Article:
However, Sanders feels that the creation of new, more productive jobs is a false dream. “The TPP is simply the continuation of a failed approach to trade – an approach which benefits large multinational corporations and Wall Street, but which is a disaster for working families,” Sanders wrote in an op-ed in The Guardian. “The TPP must be defeated, but our overall trade policy must also change for corporations to start investing in America and creating jobs here again, and not just in China and other low wage countries.”

Sanders is winning the American, mid-western, working class by targeting the inefficiencies of free trade agreements, using estimates of huge job losses as the base of his stance. Even though it is not proven that these trade agreements are the absolute source of job losses in America, Sanders is right to point out that American corporations should also be making new jobs in America to displace the effect of job losses in America due to outsourcing.

The only way a trade agreement can be successful is if it provides new industries for less developed nations, promotes the creation of more productive industries in developed nations, and has net gains all around. Sanders is quick to shame free trade agreements, but he has yet to provide any alternatives to be enacted that provide the same benefits. His goal for the moment is to have corporations create more jobs at home to make up from the losses of free trade agreements. But who knows, the TPP might just be as beneficial as the Obama Administration wants us to believe.




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2 Responses to Bernie Sanders on Free Trade: Down With It!

  1. sfhorn13 says:

    So despite the benefits of trade agreements, the TPP briefing we read for class does say that the agreement is not likely to affect overall employment in the US as it will involve adjustment costs and transition costs that include wage cuts even as US wages increase. Even though the agreement will add new jobs to replace those lost in less-efficient sectors, there’s no guarantee that these jobs will be placed in the same geographic areas or require the same skills as the obsolete jobs. Thus, workers in the “rust belt” might remain unemployed if they are unable to relocate or retrain. There’s the tension we see brewing as part of election year.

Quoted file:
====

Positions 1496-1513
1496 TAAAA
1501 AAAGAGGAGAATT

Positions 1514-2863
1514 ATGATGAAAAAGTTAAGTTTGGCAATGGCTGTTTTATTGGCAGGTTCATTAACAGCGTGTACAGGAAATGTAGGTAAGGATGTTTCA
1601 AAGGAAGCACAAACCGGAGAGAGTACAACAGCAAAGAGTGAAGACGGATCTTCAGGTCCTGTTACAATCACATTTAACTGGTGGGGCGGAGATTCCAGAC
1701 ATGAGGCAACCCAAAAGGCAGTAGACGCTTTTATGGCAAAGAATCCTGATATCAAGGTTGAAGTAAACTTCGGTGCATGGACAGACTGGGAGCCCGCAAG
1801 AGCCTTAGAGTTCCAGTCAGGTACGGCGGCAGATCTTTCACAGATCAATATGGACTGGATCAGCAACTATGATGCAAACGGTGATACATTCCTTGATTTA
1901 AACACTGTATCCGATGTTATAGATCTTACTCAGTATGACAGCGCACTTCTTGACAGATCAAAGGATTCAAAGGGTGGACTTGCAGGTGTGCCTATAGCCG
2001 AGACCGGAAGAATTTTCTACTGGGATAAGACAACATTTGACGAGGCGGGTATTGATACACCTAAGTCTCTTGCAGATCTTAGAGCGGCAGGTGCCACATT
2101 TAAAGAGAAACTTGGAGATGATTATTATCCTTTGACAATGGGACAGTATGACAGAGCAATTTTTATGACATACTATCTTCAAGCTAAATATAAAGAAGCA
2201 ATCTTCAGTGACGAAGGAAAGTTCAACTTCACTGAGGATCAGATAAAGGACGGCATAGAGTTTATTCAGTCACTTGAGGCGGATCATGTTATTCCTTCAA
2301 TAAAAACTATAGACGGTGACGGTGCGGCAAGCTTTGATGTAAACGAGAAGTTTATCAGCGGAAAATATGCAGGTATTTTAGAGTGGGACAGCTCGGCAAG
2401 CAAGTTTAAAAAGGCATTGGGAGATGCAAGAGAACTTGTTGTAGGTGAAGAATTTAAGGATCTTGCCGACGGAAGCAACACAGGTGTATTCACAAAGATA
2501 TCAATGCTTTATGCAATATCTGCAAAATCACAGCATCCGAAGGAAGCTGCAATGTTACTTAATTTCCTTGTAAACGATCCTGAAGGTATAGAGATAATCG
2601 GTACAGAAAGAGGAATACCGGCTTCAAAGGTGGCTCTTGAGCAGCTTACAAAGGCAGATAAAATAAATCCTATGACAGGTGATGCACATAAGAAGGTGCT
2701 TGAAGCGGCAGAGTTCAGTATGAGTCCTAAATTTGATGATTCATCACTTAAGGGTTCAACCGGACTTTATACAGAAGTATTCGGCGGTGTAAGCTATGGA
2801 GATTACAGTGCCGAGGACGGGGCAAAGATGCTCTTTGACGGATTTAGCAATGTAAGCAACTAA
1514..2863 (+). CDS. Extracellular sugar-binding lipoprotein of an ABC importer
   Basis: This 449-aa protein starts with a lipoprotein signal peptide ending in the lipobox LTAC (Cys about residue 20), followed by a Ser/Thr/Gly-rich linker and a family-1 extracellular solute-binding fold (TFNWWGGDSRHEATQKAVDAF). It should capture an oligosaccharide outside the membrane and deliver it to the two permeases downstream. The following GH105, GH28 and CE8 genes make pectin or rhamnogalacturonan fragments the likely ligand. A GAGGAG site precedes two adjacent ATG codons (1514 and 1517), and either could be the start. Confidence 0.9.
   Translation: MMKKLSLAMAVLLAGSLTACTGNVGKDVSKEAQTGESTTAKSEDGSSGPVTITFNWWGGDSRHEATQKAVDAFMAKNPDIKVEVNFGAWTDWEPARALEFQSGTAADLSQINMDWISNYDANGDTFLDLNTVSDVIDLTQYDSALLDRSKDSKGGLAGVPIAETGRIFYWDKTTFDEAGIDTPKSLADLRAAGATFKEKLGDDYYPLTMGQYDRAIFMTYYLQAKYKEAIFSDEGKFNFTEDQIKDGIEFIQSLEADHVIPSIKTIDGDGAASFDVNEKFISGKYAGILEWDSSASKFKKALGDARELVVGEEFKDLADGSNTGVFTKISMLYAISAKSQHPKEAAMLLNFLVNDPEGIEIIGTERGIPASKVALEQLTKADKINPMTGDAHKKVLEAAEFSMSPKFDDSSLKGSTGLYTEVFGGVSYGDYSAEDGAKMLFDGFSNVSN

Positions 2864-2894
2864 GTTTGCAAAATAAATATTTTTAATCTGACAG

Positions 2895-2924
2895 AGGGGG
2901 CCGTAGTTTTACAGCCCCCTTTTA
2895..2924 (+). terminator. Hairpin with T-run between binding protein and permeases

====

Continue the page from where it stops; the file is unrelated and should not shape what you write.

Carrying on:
2. zsilver94 says:

    Sanders says he does not oppose international trade, however he would rather have fair trade instead of free trade.

    So what constitutes fair trade Mr. Sanders?

    From his statements about the issue, it is clear he believes that fair trade would involve having our trade agreements renegotiated to include only countries that have similar wages and standards of environmental stability as the U.S.

    This proposition is utterly ridiculous since it would severely harm trade with poorer countries who need to improve their social welfare and thus would shut off the economic opportunities that the U.S. economy can offer.

    Sanders believes that we should stop trading with the majority of the world’s population because it is essentially a crime of not being as wealthy as we are.

    This idea does not make common sense from a humanitarian standpoint. These countries won’t get rich without being able to export goods and services with other countries. Also poor countries will not be able to benefit from the advances in environmental conditions that lead to economic development and technological changes. Cutting off or restricting trade with poor countries is the wrong way to go about making the world better economically overall, especially if you care about the incomes and working conditions of poor people.

    From Sander’s thoughts, I can infer that he would prefer free trade in theory, however I do not think he actually knows how much good it can do for the whole world economy even though he is a huge proponent of raising the social welfare of poorer individuals and countries.